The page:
Iran executed dissident on charges of spying for Israel after five-minute trial

Pejman Fatehi with his son
Pejman Fatehi with his son, who he sent into exile with his wife because he feared for their safety

It took just five minutes for an Iranian court to consider the case against Pejman Fatehi before sentencing him to death on charges of spying for Israel.

In late January, Mr Fatehi and three associates were hanged in Iran’s largest prison, Ghezelhesar, a towering complex on the road towards the capital Tehran.

“His trial was not fair at all,” Bayan Azimi, Fatehi’s wife, told The Telegraph.

According to Amnesty International, the Iranian regime executed 853 people in 2023, more than twice as many as in 2021. Many of those put to death are political dissidents, said a report released this week by the human rights group.

Gaza war ‘used as cover’

Analysts say Tehran is using the cover of the war in Gaza to step up its campaign to eliminate protesters and other threats to the regime.

Ms Azimi believes the true figures are much higher, but families often avoid speaking out under pressure from the regime.

“They have executed way more than the numbers you see,” she said. “There are many people who have no voice, and the Islamic Republic executes them.”

Diana Eltahawy, the deputy director of Amnesty International in the Middle East and North Africa, said: “Protesters, dissidents and members of oppressed ethnic minorities are among those executed as the authorities have weaponised the death penalty in an orchestrated bid to sow fear among the public and suppress dissent.”

Iranian authorities “intensified their use of the death penalty to instil fear in the population and tighten their grip on power,” following mass protests that swept the country in late 2022, the Amnesty report states.

They have already executed at least nine protesters, following trials widely criticised as unfair and marred by allegations of torture.

Among those executed was Mohammad Ghobadlou, a 23-year-old protester with a mental disability. Despite a Supreme Court order for a retrial, he was put to death in January.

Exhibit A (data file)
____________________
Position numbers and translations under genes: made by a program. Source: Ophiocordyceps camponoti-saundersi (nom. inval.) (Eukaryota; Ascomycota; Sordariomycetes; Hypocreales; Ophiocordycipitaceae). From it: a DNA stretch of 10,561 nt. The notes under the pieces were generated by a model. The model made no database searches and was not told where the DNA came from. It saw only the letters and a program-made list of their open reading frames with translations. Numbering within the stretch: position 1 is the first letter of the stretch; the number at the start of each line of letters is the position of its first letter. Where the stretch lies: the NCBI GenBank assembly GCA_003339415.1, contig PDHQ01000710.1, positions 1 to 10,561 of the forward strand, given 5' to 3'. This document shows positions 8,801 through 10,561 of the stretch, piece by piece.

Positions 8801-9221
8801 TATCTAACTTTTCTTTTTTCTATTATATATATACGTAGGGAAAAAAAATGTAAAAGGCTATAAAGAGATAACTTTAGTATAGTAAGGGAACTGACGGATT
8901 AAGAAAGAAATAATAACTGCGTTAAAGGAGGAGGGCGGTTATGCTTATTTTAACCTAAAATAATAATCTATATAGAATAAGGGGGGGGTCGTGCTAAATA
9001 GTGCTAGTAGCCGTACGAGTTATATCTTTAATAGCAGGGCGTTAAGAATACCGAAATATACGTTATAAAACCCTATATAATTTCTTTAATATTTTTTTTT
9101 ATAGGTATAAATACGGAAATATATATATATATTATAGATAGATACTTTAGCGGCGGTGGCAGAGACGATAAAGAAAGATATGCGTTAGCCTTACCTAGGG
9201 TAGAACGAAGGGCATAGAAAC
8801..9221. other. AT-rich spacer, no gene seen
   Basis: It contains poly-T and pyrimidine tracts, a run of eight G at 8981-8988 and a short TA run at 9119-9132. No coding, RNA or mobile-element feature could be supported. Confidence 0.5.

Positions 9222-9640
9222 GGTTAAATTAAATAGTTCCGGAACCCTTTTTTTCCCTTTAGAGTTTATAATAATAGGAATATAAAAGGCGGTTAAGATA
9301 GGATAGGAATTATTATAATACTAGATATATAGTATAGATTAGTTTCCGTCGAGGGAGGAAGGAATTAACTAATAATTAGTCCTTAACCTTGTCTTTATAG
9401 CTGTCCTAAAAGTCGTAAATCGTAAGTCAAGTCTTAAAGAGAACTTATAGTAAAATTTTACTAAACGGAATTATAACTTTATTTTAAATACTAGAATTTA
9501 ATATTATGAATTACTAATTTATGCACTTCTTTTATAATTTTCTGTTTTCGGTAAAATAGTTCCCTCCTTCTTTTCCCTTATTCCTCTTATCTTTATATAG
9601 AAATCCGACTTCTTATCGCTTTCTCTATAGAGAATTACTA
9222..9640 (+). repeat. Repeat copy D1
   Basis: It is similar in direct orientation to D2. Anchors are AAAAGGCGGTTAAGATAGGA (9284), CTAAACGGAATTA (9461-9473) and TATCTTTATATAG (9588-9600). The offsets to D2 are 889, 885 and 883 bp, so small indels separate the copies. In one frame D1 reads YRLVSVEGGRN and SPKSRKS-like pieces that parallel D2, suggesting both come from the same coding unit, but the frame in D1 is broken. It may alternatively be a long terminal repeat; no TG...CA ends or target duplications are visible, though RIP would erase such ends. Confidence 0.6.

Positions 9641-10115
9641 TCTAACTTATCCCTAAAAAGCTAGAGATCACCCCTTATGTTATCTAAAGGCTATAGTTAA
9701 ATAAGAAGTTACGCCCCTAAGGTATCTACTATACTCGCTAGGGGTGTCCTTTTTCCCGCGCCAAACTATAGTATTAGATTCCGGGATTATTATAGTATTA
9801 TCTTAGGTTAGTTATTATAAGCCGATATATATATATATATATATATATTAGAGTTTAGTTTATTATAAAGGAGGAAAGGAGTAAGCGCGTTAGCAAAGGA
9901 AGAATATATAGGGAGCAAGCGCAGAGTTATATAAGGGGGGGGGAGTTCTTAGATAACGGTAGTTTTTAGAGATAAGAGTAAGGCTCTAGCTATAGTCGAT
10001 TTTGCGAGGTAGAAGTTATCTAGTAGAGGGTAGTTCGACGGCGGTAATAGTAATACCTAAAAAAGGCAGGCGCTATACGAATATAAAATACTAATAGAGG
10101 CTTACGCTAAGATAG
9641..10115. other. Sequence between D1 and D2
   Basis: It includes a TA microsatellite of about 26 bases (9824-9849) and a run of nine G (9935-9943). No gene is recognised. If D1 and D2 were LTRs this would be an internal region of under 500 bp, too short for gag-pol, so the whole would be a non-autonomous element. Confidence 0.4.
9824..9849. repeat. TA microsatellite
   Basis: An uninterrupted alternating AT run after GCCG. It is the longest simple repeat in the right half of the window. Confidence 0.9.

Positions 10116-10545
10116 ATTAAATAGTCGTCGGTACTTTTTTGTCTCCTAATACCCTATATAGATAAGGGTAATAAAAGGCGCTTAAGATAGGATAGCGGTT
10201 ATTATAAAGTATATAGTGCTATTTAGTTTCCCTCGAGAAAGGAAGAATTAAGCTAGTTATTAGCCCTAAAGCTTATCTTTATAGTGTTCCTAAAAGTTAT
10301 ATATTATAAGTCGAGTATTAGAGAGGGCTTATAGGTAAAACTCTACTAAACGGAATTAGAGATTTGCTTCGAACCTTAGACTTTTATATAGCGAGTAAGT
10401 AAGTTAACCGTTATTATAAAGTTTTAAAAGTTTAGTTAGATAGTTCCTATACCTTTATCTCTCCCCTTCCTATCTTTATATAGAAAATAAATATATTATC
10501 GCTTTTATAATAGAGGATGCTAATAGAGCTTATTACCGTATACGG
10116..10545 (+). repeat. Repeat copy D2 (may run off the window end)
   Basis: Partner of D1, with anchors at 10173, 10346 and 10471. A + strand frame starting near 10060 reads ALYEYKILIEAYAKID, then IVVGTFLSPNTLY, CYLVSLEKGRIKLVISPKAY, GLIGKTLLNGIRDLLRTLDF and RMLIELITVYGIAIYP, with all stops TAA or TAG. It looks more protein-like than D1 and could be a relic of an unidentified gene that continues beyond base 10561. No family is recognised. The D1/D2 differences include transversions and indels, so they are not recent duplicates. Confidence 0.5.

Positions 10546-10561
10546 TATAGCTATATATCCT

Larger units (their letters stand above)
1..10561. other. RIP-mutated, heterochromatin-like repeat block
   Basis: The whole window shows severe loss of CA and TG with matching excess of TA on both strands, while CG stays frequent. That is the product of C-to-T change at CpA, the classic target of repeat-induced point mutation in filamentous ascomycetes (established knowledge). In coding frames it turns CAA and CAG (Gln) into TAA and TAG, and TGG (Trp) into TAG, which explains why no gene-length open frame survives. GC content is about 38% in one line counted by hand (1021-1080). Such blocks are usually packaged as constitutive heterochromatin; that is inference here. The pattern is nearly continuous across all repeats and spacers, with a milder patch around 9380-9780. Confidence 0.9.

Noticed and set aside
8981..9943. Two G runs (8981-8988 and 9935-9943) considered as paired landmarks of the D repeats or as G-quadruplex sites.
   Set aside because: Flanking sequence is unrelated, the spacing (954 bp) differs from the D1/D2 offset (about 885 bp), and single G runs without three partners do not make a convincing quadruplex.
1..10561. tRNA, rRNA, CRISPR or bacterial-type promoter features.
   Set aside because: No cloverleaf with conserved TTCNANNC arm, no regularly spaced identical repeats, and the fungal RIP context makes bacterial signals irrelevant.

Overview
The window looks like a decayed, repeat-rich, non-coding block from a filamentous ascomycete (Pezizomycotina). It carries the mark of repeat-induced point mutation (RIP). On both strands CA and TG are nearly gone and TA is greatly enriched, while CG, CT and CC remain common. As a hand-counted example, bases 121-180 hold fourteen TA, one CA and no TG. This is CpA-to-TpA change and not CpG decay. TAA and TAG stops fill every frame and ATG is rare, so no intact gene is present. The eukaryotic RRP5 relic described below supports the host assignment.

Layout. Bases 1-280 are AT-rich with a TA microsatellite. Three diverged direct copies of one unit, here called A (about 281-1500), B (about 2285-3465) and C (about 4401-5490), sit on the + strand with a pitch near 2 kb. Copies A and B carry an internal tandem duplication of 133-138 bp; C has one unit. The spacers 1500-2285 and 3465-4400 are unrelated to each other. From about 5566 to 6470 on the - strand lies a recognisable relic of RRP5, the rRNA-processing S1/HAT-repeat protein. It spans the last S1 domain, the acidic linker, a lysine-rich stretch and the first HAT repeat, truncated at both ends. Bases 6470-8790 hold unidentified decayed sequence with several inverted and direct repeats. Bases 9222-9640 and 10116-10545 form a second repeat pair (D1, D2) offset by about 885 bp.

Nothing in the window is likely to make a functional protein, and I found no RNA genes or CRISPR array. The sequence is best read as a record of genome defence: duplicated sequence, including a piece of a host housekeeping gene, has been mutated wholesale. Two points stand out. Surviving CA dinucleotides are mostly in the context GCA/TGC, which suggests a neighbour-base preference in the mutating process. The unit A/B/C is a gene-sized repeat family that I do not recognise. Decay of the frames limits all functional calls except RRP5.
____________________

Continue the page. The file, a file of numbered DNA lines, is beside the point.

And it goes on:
Protests followed hijab arrest death

The 2022 demonstrations began after 22-year-old Mahsa Amini died while in the custody of Iran’s morality police, who arrested her for allegedly failing to wear her headscarf properly.

More than 500 people were killed in the crackdown on the protests that followed, according to human rights sources.

Tehran’s execution surge has been built on a range of extraordinarily loose charges, including “waging war against God” and “corruption on Earth,” terms used to mean anything from affronting Islamic morals to protesting against the regime.

Iran’s revolutionary courts hand down death sentences to prisoners, with judges appointed by Gholam-Hossein Mohseni-Eje’i, the hardline head of judiciary, who was himself directly appointed by Supreme Leader Ali Khamenei. Since his appointment in 2021, the number of executions has surged.

On Tuesday, a group of inmates in Ward 1 of Ghezelhesar prison staged a protest against “arbitrary executions” and violence by prison officers.

“They take 10 to 20 people just from here each week and kill them,” they said.

Mr Fatehi, 28, and the others tried and executed along with him – Mohsen Mazloum, 27, Mohammad Faramarzi, 28, and Wafa Azarbar, 26 – were part of Iran’s Kurdish Sunni minority.

Aside from the espionage allegations, the four men were also accused of trying to “bomb a defence ministry facility” in central Isfahan, where Iran’s main nuclear site is located.

Their families, as well as the lawyer representing them, strenuously denied the allegations.

‘Grossly unfair’ secret trial

The four men were first arrested in July 2022, and largely held incommunicado, before being subjected to their “grossly unfair secret trial” in January of this year, Amnesty said.

Masoud Shamsnejad, the lawyer who represented the group, said: “My representation was only on paper and ultimately ineffective. I do not consider the trial process or the final death sentences to be fair or just.”

Ms Azimi believes her husband was targeted because of his links with a Kurdish opposition group, the Komala Party of Iranian Kurdistan, and for his work in supporting Iranian women following the protests in late 2022.

“The Islamic Republic is a repressive regime, and my husband was helping the oppressed,” she said.

Even before Mr Fatehi’s arrest, the threats against the family were serious enough that they decided Ms Azimi would leave Iran with their young son with the help of smugglers.

Wife learned of execution on the news

After a journey including a three-day walk along the Turkish border, the mother and son made it to Germany, where they were granted asylum.

Ms Azimi learned of the execution of her husband, who she met a decade ago, on the news.

In despair, she cut off their son’s hair, which she had promised Mr Fatehi she would let grow until their family could be reunited.

Now, she and Mr Fatehi’s relatives remaining in Iran are campaigning to have his body returned.

Ms Azimi fears that “they tortured him before execution and do not want everyone to see it…. We also fear they might have sold their organs“.

“But they are dictators and will not tell us what happened to his body and the three others,” she added. “We just want to know where his grave is if they buried him.”

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